‘Shocking waste’: Scrapped Qld Health project investigated

A SCRAPPED multimillion-dollar Queensland Health IT project, described by the State Opposition as "a shocking waste of taxpayers' money", is in the sights of Auditor-General Brendan Worrall as he starts investigations for a report into public sector digital projects and the lessons that can be learned from them.

Queensland Health last month quietly announced an end to a 10-year, $68.5 million project to replace Pathology Queensland's ageing laboratory information system, blaming COVID-19.

News of the project's termination was buried in the middle of a media release about the new virus, with the department citing the need to "free up resources".

Queensland Opposition health spokeswoman Ros Bates. Photo: Dan Peled, AAP.
Queensland Opposition health spokeswoman Ros Bates. Photo: Dan Peled, AAP.

But The Courier-Mail understands Pathology Queensland staff were pulled from the project last year, well before the coronavirus pandemic.

The project with US software company Sunquest Information Systems, announced in 2018, was to replace Queensland Health's AUSLAB laboratory information system.

After The Courier-Mail broke the story about the latest Queensland Health IT failure, Opposition health spokeswoman Ros Bates wrote to Mr Worrall requesting a performance audit of the project, probing "why it was scrapped, whether it could have been renegotiated and delayed and a justification of the waste of tens of millions of taxpayers' dollars".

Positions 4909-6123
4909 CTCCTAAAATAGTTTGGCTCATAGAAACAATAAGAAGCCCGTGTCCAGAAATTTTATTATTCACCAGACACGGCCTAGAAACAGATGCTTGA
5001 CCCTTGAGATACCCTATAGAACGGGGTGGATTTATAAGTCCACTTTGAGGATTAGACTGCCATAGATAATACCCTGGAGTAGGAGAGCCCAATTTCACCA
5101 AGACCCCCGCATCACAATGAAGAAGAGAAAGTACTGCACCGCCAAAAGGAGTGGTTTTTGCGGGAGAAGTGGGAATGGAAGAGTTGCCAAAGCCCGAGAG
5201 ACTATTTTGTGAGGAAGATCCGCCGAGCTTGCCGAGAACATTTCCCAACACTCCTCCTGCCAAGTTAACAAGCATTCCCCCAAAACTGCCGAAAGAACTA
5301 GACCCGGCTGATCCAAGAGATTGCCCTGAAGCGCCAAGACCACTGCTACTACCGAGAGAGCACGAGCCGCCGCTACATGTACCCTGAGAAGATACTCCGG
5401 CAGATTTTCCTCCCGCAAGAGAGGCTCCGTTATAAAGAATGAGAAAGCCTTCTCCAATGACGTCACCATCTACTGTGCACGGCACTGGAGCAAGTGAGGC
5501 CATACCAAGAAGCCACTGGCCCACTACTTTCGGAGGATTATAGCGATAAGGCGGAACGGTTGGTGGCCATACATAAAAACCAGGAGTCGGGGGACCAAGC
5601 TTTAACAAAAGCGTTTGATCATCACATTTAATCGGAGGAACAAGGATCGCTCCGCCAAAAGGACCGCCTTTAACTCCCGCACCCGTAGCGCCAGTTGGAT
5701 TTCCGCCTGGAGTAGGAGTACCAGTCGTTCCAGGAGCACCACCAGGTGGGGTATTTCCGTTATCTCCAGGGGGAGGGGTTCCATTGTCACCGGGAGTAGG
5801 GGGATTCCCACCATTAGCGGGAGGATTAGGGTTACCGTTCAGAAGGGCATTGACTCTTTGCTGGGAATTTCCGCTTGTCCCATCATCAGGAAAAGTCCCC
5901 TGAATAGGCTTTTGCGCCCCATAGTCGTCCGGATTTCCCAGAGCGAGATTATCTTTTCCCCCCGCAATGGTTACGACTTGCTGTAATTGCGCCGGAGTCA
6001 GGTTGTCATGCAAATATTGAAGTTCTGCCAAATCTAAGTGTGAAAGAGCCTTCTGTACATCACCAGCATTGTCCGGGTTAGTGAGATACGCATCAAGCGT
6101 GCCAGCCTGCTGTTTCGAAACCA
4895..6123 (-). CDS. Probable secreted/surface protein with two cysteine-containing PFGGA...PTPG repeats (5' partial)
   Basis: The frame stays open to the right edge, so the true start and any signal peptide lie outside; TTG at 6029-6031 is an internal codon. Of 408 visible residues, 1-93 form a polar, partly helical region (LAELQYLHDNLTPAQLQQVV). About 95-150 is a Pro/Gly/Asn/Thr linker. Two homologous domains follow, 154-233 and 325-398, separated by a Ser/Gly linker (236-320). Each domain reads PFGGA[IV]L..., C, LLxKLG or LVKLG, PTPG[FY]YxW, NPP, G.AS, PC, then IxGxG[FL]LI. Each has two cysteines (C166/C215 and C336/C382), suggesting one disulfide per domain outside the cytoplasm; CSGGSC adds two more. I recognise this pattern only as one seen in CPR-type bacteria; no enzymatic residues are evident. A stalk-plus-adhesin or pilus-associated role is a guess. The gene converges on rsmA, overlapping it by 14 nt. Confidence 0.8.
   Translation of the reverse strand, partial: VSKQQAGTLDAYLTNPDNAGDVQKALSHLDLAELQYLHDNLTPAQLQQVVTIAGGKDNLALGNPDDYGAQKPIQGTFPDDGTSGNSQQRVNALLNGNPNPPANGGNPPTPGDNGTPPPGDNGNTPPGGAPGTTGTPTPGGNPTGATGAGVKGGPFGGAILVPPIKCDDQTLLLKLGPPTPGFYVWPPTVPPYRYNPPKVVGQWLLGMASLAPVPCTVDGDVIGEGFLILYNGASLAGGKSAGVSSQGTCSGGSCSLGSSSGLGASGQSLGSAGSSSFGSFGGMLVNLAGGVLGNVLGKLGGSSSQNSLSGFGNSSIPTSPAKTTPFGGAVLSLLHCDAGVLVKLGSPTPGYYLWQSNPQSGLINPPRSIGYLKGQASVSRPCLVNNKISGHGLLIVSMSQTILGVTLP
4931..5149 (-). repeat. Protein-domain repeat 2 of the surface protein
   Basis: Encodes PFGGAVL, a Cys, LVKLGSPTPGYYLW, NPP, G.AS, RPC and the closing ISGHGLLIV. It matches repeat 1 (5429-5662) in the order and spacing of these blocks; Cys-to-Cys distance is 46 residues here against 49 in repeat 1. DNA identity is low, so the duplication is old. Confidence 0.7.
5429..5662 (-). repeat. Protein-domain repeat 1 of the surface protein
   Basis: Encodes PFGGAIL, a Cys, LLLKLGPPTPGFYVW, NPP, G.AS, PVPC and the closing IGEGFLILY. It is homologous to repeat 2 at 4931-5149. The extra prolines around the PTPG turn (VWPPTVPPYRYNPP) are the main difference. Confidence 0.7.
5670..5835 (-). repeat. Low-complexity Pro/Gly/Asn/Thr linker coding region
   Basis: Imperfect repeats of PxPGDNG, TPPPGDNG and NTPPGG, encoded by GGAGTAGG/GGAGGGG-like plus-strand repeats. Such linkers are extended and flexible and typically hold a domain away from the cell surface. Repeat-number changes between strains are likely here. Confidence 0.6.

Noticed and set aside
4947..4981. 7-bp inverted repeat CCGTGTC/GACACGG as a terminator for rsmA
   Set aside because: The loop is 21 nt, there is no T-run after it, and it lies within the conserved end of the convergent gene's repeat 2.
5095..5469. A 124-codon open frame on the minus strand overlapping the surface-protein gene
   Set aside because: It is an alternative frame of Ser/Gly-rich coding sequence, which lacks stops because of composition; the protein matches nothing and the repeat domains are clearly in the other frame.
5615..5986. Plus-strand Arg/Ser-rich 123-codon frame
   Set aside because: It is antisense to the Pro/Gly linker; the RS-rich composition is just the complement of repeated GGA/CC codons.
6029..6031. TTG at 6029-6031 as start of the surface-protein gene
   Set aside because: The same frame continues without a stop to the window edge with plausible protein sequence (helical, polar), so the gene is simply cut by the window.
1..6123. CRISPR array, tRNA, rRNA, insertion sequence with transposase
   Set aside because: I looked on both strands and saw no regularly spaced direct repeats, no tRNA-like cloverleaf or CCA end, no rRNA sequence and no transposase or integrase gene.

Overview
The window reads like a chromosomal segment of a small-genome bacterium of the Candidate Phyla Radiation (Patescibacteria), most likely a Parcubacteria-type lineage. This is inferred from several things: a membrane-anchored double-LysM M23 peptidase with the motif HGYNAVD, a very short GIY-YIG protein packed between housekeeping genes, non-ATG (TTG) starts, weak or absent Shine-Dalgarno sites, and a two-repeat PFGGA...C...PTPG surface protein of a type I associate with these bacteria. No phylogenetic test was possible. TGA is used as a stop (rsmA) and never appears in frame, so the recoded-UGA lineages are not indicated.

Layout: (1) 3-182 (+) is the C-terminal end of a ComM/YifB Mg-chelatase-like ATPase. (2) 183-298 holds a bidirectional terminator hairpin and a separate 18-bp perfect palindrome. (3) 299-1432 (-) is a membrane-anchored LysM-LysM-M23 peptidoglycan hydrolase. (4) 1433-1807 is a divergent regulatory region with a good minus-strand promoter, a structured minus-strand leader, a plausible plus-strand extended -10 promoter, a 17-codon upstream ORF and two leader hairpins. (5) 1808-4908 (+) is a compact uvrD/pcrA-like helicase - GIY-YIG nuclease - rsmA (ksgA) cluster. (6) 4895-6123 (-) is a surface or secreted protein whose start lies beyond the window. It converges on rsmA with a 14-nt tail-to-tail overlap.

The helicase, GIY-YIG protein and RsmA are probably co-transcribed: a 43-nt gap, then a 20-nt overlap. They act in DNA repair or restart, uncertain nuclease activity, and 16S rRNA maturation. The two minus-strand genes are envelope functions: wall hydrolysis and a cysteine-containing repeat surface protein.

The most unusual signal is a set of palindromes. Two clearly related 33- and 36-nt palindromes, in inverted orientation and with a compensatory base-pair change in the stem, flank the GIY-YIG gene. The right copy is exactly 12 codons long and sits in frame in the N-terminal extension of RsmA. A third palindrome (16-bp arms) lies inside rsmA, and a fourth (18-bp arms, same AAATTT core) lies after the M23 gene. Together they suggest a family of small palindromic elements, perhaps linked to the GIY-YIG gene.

Auditor-General Brendan Worrall
Auditor-General Brendan Worrall

Mr Worrall has written back to Ms Bates promising to prepare "insights reports" to parliament covering significant information and communications technology projects.

"As part of scoping my first report I am considering a number of projects … including the Laboratory Information System Project," he wrote.

"The purpose of these reports will be to develop insights and to share learnings from significant projects across the public sector. We believe it is important that lessons are learned from past projects."

In Mr Worrall's report on the failed State Penalties Enforcement Registry ICT project, tabled in state parliament in February, he wrote: "There is a need for greater disclosure by agencies when ICT projects are cancelled.

"There is also a need for greater oversight of ICT projects by the newly created Office of Assurance and Investment (formerly part of the Queensland Government Chief Information Office) to help mitigate the risks of project delivery."

Ms Bates said she welcomed Mr Worrall's investigation into the Laboratory Information System Project.

"Taxpayers deserve to have their money treated with respect and an explanation why this project was quietly scrapped, wasting millions," she said.

"It's clear that Labor and health IT projects just don't mix and they still haven't learned their lesson since the health payroll debacle."

In a statement, Queensland Health said the finalised contract close-out with Sunquest was being settled.

"But while more than half of the project's $64 million budget has been expended, Queensland Health will retain much of the work developed so far, and a portion of the overall budget will be saved and available to reinvest," the department said.

Mr Worrall hopes to table the ICT report in the first quarter of next financial year.

Originally published as 'Shocking waste': Scrapped IT project under microscope


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